She attempted to smile, feeling that it was expected of her; but the result was hardly proportionate to the effort. Her features were not of that type which lends itself easily to disguises. A simple maidenly soul, if the whole infinite variety of human masks had been at its disposal, would have chosen just such a countenance as this as its complete expression. There was nothing striking in it, unless an entirely faultless combination of softly curving lines and fresh flesh-tints be rare enough to merit that appellation; nor would any one but a cynic have called it a commonplace face, for the absolute sweetness and purity which these simple lines and tints expressed appealed directly to that part of one’s nature where no harsh adjectives dwell. It was a feeling of this kind which suddenly checked Fern in the scientific meditation he was about to indulge, and spoiled the profound but uncharitable result at which he had already half arrived. A young man who could extract scientific information from the features of a beautiful girl could hardly be called human; and our hero with all his enthusiasm for abstract things, was as yet not exalted above the laws which govern his species.
The girl had, under his kindly ministry, recovered her breath and her spirits. She had risen, brushed the moss and loose earth from her dress, and was about to proceed on her way.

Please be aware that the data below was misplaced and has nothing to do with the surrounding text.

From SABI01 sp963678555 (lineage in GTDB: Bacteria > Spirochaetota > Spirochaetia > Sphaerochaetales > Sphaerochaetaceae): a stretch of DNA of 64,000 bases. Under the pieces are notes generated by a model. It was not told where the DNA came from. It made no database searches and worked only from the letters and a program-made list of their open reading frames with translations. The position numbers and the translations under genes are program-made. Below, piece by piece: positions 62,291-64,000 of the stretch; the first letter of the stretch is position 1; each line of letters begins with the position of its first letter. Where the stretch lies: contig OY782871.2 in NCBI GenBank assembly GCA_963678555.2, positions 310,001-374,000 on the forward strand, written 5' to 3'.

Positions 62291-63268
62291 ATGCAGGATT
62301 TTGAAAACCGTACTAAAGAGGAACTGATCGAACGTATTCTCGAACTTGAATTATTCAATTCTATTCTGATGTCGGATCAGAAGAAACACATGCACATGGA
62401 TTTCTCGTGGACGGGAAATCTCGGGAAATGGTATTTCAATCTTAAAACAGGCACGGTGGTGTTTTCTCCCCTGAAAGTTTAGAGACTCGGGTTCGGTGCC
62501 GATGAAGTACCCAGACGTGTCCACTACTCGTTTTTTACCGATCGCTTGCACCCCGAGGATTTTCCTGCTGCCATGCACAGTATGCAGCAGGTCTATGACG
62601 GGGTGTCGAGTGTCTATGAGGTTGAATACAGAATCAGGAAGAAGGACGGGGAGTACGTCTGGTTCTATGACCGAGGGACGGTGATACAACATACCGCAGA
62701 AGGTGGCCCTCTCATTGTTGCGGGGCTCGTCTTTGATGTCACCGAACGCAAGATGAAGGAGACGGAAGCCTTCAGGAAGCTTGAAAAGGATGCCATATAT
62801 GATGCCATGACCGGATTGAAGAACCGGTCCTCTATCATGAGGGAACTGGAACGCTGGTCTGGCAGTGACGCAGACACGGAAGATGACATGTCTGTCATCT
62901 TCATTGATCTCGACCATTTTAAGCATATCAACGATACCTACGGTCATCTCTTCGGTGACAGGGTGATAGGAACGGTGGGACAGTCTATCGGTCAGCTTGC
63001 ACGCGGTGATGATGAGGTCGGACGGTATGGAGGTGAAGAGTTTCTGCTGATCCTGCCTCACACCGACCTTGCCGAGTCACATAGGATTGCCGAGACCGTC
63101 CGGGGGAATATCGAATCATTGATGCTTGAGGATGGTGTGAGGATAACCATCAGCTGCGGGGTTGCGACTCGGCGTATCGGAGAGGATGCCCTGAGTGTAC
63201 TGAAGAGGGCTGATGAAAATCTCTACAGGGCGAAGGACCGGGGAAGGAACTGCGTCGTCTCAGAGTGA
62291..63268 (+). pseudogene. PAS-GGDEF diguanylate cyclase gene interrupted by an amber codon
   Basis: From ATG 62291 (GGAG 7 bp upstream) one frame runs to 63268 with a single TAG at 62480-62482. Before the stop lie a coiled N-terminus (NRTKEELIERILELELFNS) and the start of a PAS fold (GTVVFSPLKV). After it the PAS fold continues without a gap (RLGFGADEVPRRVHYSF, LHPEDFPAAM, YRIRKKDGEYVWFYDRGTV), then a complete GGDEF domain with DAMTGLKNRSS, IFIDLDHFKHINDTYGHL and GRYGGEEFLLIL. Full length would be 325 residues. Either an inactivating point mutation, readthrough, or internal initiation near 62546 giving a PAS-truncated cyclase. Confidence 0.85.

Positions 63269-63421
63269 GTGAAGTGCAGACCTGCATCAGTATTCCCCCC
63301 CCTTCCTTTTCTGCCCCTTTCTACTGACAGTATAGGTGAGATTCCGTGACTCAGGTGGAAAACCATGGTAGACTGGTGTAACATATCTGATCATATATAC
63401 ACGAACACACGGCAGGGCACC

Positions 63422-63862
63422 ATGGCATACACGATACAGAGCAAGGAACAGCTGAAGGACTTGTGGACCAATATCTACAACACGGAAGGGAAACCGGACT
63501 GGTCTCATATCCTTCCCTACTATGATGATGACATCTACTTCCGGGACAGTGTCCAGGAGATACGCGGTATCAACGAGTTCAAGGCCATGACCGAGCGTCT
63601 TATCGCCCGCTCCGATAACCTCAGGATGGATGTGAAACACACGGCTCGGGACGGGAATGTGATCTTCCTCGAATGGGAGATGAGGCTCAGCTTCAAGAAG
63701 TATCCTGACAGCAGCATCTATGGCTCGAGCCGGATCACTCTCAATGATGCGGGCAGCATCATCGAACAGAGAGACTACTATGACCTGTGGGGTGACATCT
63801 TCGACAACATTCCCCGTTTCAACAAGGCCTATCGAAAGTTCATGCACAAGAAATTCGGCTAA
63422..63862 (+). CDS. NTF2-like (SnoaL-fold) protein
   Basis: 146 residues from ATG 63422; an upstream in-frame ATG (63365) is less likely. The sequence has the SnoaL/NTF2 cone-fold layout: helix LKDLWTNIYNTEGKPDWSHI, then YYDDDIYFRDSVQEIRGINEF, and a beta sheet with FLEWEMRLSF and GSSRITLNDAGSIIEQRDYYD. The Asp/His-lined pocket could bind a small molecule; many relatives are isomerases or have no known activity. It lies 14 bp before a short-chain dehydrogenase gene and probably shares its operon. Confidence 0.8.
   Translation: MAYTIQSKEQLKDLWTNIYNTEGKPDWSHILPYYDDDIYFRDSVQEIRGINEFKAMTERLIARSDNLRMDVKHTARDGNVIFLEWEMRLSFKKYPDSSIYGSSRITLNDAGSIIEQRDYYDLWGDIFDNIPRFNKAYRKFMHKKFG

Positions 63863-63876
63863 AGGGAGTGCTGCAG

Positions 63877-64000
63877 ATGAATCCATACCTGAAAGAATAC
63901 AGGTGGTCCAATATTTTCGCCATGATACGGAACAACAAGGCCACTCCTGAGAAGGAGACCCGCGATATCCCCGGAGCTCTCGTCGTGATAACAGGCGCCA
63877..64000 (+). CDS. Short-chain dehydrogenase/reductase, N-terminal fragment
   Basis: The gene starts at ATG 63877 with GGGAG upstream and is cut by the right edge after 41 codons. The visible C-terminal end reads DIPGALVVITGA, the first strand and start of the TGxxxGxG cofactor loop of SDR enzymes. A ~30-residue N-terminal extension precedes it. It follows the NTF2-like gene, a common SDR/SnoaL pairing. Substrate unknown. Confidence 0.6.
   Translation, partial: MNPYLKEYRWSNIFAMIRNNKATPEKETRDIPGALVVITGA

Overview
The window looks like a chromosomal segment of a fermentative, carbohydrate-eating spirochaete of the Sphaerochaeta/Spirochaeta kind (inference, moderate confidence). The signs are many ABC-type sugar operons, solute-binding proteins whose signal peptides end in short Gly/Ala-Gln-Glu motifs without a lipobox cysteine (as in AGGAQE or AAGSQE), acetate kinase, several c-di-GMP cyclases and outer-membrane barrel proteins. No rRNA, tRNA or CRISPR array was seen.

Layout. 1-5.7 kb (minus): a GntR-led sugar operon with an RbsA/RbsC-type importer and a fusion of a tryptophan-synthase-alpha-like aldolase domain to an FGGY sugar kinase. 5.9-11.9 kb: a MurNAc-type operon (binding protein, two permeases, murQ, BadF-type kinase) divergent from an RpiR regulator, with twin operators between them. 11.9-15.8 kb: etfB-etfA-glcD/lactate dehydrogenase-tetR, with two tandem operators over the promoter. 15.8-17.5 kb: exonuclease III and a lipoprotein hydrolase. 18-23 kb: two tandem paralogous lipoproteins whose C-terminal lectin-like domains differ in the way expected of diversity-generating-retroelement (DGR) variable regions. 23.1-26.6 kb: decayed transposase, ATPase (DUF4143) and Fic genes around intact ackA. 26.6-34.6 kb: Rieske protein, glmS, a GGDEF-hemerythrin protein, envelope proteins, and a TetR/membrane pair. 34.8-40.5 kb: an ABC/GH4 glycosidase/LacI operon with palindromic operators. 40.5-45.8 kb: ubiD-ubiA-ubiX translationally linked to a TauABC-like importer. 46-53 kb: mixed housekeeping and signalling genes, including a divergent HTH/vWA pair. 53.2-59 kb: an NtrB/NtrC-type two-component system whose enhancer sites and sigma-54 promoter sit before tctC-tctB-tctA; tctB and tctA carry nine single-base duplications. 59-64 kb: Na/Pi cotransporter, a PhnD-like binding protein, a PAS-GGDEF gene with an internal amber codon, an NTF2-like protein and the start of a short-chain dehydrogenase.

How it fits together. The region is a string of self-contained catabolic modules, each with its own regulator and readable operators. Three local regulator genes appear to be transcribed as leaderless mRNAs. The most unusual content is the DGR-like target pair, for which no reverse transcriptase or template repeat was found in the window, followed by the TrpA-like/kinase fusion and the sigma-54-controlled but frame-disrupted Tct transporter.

“I thank you,” she said simply, reaching him her hand in Norse fashion. “You have been very good to me.”
“Not at all,” he answered, shaking her hand heartily. “And now, wouldn’t you please tell me your name?”
“Elsie Tharald’s daughter Ormgrass.”
“Ah, indeed! Then we shall soon be better acquainted. I am living at your father’s house.”
Two weeks had passed since Maurice’s arrival at the farm. Elsie was sitting on the topmost step of the store-house stairs, intent upon some kind of coarse knitting-work, whose bag-like convexity remotely suggested a stocking. Some straggling rays of the late afternoon sun had got tangled in the loose locks on her forehead, which shone with a golden translucence. At the foot of the stairs stood her father, polishing with a woollen rag the tarnished silver of an ancient harness. At this moment Fern was seen entering the yard at the opposite side, and with his usual brisk step approaching the store-house. Elsie, looking up from her knitting, saw at once that there was something unusual in his manner—something which in another man you might have called agitation, but which with him was but an intenser degree of self-command.
“Good-evening,” he said, as he stopped in front of her father. “I have something I wish to speak with you about.”
“Speak on, young man,” answered Tharald, rubbing away imperturbably at one of the blinders. “Elsie isn’t likely to blab, even if what you say is worth blabbing.”